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Prince Charles’ ‘brilliant performance’ with ‘biggest and best public charity’ in UK

Prince Charles will be a 'different type of monarch' says expert

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Times are changing at Buckingham Palace. Prince Charles and Camilla, Duchess of Cornwall are gradually shouldering more of the burden of official royal duties, as the Queen steps back from a gruelling calendar. Prince William and Kate, Duchess of Cambridge are in turn stepping into their shoes and taking on the responsibilities expected of a future king and queen.

Her Majesty was advised to cancel all of her visits for a fortnight by doctors as she continues her recuperation after an overnight hospital stay last month.

She does, however, remain determined to attend the Remembrance Sunday service at the Cenotaph this Sunday to honour the UK’s war dead.

It remains one of the most sacred events in the monarch’s calendar, and she has only missed the occasion six times in 70 years — four times because she was on royal tours, and the other two because she was pregnant.

Charles’ busy diary shows no sign of relenting, however.

He arrived in Newcastle yesterday to visit the Cheryl’s Trust Centre, part of his Prince’s Trust charity, to meet the former Girls Aloud star.

Charles founded the charity some 45 years ago, with the aim of helping vulnerable young people get their lives back on track. Many of those helped by the Trust are currently in, or are leaving care, facing issues such as homelessness or mental health troubles, or have had close calls with the law.

Training programmes as well as both practical and financial support are provided to help build the confidence and motivation of these young people.

Charles said in 2019 that the Trust has helped some 950,000 young people turn their lives around, with that number likely to have passed a million by now.

Royal expert Howard Hodgson told Express.co.uk that the Royal Family is heading in a very positive direction with Charles at the helm.

He said: “I think the Royal Family is, under the guidance of the Prince of Wales, very socially conscious, very concerned to do the right thing, very concerned to have green credentials, very concerned to actually do good.

“We shouldn’t forget that the biggest and best public charity for young people in this country is the Prince’s Trust, without any shadow of a doubt. It isn’t even questionable.”

He added: “It has done more good for ethnic minorities and other deprived kids, and got them jobs or started them businesses, than anything else in the UK.”

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He praised Charles for his “brilliant performance” with the Prince’s Trust, but admitted it is a shame that “sometimes it’s completely overshadowed” by other things going on in and around the Royal Family.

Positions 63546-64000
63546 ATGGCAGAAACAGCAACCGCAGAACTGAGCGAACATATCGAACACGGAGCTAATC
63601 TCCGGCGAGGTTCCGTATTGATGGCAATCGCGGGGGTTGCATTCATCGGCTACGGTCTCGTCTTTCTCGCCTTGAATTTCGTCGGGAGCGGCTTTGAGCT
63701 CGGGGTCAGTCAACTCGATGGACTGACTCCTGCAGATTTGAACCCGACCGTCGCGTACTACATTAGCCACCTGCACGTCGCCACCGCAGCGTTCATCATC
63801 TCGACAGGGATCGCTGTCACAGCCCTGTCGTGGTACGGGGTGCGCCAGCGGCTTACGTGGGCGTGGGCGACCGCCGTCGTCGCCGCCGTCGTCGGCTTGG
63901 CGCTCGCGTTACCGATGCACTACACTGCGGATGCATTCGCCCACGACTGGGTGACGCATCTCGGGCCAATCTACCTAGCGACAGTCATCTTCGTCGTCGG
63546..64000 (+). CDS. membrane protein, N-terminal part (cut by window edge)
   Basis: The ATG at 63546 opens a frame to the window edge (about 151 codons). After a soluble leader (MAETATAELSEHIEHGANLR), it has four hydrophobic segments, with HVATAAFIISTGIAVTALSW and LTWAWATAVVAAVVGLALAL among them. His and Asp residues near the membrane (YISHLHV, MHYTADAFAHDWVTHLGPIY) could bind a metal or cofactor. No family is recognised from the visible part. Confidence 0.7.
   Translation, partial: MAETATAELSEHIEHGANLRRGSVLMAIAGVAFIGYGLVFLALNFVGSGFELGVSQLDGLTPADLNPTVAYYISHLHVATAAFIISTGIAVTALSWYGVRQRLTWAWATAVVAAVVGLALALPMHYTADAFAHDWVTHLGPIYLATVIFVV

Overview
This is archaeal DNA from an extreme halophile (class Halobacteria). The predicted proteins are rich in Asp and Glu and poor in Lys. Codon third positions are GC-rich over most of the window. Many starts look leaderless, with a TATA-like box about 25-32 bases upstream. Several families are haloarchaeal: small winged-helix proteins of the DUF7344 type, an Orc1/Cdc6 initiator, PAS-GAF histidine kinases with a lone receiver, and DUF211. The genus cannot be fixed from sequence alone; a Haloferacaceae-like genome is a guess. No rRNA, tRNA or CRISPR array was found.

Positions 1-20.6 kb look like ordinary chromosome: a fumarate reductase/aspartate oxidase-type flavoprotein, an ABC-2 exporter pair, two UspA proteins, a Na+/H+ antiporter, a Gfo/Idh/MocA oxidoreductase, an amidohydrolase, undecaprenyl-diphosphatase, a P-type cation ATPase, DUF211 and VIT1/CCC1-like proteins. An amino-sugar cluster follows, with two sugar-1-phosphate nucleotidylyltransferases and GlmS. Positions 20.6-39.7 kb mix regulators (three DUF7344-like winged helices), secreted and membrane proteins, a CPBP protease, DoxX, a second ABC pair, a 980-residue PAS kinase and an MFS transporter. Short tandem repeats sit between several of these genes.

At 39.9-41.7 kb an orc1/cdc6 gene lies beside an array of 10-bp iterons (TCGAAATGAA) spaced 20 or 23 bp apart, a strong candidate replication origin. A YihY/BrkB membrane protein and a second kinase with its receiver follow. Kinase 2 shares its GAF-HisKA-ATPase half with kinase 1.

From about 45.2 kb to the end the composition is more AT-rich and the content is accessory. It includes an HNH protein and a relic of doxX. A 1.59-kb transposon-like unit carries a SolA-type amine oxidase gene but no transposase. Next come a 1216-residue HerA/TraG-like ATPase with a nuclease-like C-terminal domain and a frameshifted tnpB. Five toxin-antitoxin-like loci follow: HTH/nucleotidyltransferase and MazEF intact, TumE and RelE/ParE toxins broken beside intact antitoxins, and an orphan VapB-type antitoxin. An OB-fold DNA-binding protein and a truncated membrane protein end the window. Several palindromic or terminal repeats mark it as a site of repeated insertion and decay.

A young man reduced Charles to tears at the Prince’s Trust awards reception last month. The awards were presented virtually earlier this year, and the event gave Charles the opportunity to pay tribute to some of the award winners in person.

Aidan Sayers, 20, was presented an award by Charles after transforming himself from an unemployed teenager, excluded from school, to someone who has a home, car and a job.

Mr Sayers thanked the Prince’s Trust, and said “I would probably be on the streets” without the support they had given him. Charles appeared tearful as Mr Sayers thanked his mentor Claire McGarvey and told her “I’ve got as much love for you as my grandma”.

Mr Hodgson said Charles is a “really, very nice man who actually wants to be a good king”.

Charles has spent almost his entire life preparing to be king, and is both the oldest and longest-serving heir apparent in history.

Royal commentator Richard Fitzwilliams told Express.co.uk: “Of course there will be difficulties, but his whole life has been spent in preparation for this role.

“He knows it’s different from that of the Prince of Wales, but he’s made it his own as Prince of Wales and hundreds of thousands have benefitted.”

Mr Fitzwilliams admitted Charles’ reign will be a different one to that of the Queen.

“Of course it will be different,” he said. “The time is different.

“So few people can remember a time when the Queen wasn’t on the throne, so of course the difference will be pretty seismic.”

The one certainty, Mr Hodgson claimed, is that neither the Queen nor Charles will ever abdicate.

He said: “The Queen won’t retire, Charles will do the job for her, but she will be Queen until she dies. As soon as they break that, they know the monarchy’s dead. They’re just mortals like us if they retire.”

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